Without much warning and seemingly little fanfare we now have the world’s first film based on a smartphone game. Its arrival is a bit muted despite the the fact that pretty much everyone on the continent has played Angry Birds before. I mean, for a while it seemed like you couldn’t go anywhere without seeing somebody gleefully flicking away at their screens while birds kamikaze themselves from slingshots at their sworn swine enemy. The game was so ubiquitous you would’ve sworn it came pre-installed on every device.
So now here we are, in the year 2016, with a full-on computer animated Hollywood summer blockbuster to cash in on the game’s popularity that just might be arriving a bit too late. Were you asking for it? Of course not. No one was. But now we’ve got it, and for what it is – in its caffeinated, eye-popping, visual glory – it ain’t half bad. You could do a hell of a lot worse with the concept, and there’s enough valid thematic material worth mining to find a lesson or two to take home and discuss.
As the mascot of the cellular sensation, audiences are already familiar with the face of Red, voiced in The Angry Birds Movie by funnyman Jason Sudeikis. Red is the angriest bird in the whole flock. He’s an outcast from his village and after a rage-filled birthday party incident he’s sentenced to serve some hard time in anger management. His new age teacher (voiced by Maya Rudolph) doesn’t jive with him and his fellow angry birds Bomb (Danny McBride), Chuck (Josh Gad), and Terence (Sean Penn, communicating solely in growls and grunts) couldn’t be more off-putting to him. But when a ship of devious pigs (led by a green bastard voiced by Bill Hader) lands on the island, Red’s the only one who sees through their façade. But, the most hated bird in town has an uphill battle to face in the name of what he believes in. As you might have guessed, his anger management buddies join his side and catapult their way towards justice by delivering dive-bombing punishment for their egg-stealing enemies.
The most grating thing about many movies targeted at kids is that they generally tend to come off as completely surface-level fake. Worse yet, by the time they hit screen they’re practically yesterday’s news, ready to be replaced by the next shiny fad. Thankfully The Angry Birds Movie keeps its pop culture references few and far between. The Shrek series fell into this lazy routine way too early and too often where their characters just recite famous phrases or sing hit songs; you simply can not watch any of the sequels today because they’re all so desperately cloying to be considered “hip” for their times. There’s a bit of that “trying to hip it up for the kids” attitude at play here, but those moments are mercifully brief. Where The Angry Birds Movie succeeds is in keeping its focus on the characters and themes at the heart of the story.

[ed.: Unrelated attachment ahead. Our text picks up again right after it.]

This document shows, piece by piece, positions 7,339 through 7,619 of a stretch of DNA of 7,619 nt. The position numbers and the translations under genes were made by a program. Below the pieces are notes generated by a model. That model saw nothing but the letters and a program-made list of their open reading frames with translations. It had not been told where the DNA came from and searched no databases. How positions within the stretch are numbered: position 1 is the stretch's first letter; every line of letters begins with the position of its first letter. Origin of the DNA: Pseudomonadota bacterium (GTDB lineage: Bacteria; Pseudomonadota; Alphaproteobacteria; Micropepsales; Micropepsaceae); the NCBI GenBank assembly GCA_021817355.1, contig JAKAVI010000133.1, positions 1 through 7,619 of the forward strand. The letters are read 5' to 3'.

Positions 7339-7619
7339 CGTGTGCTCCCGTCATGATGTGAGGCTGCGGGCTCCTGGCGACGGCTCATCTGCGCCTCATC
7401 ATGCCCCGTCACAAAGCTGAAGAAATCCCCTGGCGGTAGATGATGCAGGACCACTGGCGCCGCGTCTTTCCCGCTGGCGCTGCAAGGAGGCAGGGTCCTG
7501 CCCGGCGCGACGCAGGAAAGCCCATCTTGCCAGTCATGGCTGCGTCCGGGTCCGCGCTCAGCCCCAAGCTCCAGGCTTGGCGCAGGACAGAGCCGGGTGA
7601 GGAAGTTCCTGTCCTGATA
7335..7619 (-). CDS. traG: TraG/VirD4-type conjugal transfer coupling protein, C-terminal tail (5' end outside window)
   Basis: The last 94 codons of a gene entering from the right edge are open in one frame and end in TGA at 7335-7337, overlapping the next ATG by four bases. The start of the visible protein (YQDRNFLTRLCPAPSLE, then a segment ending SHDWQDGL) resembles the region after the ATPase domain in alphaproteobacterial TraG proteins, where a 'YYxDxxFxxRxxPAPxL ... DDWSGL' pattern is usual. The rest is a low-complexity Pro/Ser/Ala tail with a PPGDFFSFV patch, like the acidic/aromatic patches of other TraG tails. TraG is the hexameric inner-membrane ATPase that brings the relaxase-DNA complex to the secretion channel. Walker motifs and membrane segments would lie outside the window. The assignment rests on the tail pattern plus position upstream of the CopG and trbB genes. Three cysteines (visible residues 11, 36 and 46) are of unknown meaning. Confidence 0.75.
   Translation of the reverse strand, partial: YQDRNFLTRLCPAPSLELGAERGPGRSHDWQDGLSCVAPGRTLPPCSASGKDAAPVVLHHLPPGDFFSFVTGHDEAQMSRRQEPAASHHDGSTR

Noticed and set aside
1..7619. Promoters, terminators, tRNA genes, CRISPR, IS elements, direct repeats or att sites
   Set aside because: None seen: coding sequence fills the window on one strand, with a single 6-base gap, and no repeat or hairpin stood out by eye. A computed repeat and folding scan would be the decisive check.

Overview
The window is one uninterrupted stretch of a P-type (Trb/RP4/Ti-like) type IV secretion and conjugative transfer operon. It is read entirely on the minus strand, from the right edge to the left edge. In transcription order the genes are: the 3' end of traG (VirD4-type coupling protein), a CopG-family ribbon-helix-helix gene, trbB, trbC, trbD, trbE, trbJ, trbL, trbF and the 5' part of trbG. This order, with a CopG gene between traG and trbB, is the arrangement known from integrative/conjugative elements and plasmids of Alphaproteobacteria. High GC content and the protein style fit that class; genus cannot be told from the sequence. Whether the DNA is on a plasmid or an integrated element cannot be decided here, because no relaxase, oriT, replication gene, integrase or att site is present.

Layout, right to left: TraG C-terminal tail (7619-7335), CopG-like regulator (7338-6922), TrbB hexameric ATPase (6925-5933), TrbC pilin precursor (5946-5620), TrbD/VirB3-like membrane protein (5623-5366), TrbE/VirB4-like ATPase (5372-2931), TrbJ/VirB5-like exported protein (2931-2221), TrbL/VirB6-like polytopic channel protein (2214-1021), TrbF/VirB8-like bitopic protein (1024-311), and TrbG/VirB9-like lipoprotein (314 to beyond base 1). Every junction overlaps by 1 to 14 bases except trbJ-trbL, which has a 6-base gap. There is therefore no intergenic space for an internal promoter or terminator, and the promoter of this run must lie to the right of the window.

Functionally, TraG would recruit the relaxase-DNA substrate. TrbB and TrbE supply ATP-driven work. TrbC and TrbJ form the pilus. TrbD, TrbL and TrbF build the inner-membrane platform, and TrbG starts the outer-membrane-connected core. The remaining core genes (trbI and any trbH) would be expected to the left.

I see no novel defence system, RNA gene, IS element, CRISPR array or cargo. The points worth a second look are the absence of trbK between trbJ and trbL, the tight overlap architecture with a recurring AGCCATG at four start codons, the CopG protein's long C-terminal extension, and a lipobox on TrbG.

Even presented in standard-issue 3D – which is the equivalent of wearing your sunglasses at night – the colours in this film jump out at you. However for every filmmaking or storytelling flourish that hits a high note, there’s another that bombs. The film succeeds in spades when its firing on all cylinders, but it’s too haphazardly slapped together to stand as a timeless classic in the family vaults.
You should be able to have discussions with your kids about their takeaways after the hyperactive credits have faded. Plus, the exuberant animation and top-shelf voice talent will hopefully make it somewhat enjoyably distracting enough for adults. The film’s sense of humour does hit a few more blue notes than one would expect, which might make the kids giggle while their parents raise eyebrows. For a PG-rated film based on a smartphone game about a battle between pigs and birds there are a surprisingly large number of testicle jokes in the film.
Cynics in the audience won’t bite at even the tastiest worm to be dug up within The Angry Birds Movie. This movie isn’t made for the cold-blooded. And ultimately, the film itself boils down to a mandated belief in the power of community, which includes accepting everyone – faults and all. It’s an honest message in a sugarcoated shell, but whatever helps the medicine go down can’t be all that bad as long as it’s not a placebo, right? There’s no such thing as too much hope and optimism in an increasingly dour world, and The Angry Birds Movie does a serviceable job of brightening up anyone’s day.
Three eggs out of five!
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